Subaru-Gary Fisher riders have added another 29"-wheeled race bike to accompany their current Gary Fisher Superfly carbon fiber hardtail – only this time it's a similarly high-zoot full-suspension rig.
The new Superfly 100 features 100mm of travel at both ends yet frame weight is still very impressive at just 2.2kg (4.85lb) including the rear shock and associated hardware – light for a 26" dually but even more so considering the bigger wheels. OCLV carbon fiber is used for the front triangle, the seat stay assembly, and the asymmetrical chain stays, and even the top tube-mounted swing link – all 44g of it – is made of carbon as well. In full team trim, total weight is around 10.6kg (23.5lb) with an extra-large frame.
In addition, there are supposedly no aluminum hard points in the frame whatsoever. The headset bearings insert directly into integrated carbon cups, the extra-wide bottom bracket uses molded-in bearing seats with drop-in cartridge bearings a la the Madone and even the suspension pivot points are aluminum-free. Save for the alloy hardware, the rear derailleur hanger, some threads in the direct-mount front derailleur stub, and the riveted-on housing guides, the new Superfly 100 is apparently 100 percent carbon.
The Superfly 100 isn't just about being light, though. A tapered 1 1/8"-to-1 1/2" 'E2' head tube makes for more precise handling and surer brake performance – not to mention a beefier connection between the down tube and head tube – and the Trek-exclusive Active Braking Pivot dropout design yields better traction and reduced skidding, too (read: more control).
According to Gary Fisher PR man Travis Ott, the Superfly 100 is also "as nimble as a 26" full-suspension bike" thanks to the relatively short wheelbase and proprietary Genesis 2.0 front-end geometry, which uses more offset at the crown to reduce trail.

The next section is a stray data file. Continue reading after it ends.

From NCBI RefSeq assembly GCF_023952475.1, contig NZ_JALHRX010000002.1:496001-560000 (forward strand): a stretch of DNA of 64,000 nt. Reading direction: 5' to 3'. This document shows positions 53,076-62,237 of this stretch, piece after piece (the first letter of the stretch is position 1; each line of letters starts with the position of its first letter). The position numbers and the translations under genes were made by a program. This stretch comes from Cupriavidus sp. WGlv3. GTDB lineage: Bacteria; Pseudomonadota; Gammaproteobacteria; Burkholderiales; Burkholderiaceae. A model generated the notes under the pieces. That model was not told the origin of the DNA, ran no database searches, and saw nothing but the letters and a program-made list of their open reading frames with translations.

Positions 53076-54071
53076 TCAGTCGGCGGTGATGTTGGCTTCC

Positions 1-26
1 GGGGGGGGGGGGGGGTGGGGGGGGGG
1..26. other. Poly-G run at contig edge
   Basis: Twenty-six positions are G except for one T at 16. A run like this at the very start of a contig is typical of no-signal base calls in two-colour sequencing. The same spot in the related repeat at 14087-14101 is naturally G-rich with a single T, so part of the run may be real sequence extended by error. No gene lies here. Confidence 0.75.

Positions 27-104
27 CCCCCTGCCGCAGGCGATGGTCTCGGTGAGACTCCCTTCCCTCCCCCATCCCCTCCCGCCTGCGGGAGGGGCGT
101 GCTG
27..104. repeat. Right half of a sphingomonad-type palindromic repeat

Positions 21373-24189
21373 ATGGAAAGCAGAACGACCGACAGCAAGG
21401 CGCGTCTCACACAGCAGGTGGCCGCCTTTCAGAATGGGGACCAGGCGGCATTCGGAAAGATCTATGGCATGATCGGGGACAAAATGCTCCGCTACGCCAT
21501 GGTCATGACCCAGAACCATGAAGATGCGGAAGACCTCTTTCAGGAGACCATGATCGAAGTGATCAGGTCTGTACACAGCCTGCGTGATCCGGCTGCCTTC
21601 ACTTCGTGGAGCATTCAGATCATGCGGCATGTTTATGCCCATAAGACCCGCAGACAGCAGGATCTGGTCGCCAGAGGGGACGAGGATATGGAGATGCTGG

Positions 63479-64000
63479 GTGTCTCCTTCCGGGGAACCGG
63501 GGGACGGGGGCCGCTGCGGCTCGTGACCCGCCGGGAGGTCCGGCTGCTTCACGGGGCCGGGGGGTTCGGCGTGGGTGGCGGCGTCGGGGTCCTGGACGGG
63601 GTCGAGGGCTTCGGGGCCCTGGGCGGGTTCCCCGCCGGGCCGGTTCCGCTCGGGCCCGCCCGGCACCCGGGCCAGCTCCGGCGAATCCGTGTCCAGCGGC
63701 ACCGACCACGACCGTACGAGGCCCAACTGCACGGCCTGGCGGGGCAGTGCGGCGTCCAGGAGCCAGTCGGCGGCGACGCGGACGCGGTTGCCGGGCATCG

Key team testers for the new bike include US riders Jeremy Horgan-Kobelski and Sam Schultz and though sponsored riders are expected to speak highly of their provided gear, initial ride impressions were still somewhat unusually praiseful.
"I feel more at home on the Superfly 100 than I've ever felt on any full suspension bike," said Horgan-Kobelski. " Descending, the bike is just unbelievable between the large wheels and suspension travel - the bike's strengths really emerge when the terrain gets rougher. I rode Hall - Picture Rock - Heil [a notoriously rocky trail near his Boulder, Colorado home – Ed.] last week, and the rough climbing on Picture Rock was made so much easier on that bike. I think I rode the front-side technical descent of Hall twice as fast as I've ever ridden it.'
Though Horgan-Kobelski has only been on the bike for a couple of weeks, he's already hoping to race on it at the US National Marathon Championships in Breckenridge, Colorado and some east coast national events depending on the conditions – a weighty endorsement considering his well-known preference for hardtails.
"Compared to the hardtail Superfly for racing the course would have to be very rough to take full advantage of the bike's strengths," he continued. "Overall though, I am surprised how impressed I am with the bike already. It reminds me of when I first threw a leg over the original Superfly."
Retail pricing and final specifications for the new Superfly 100 are still to be determined but consumer versions are already schedule for delivery around August.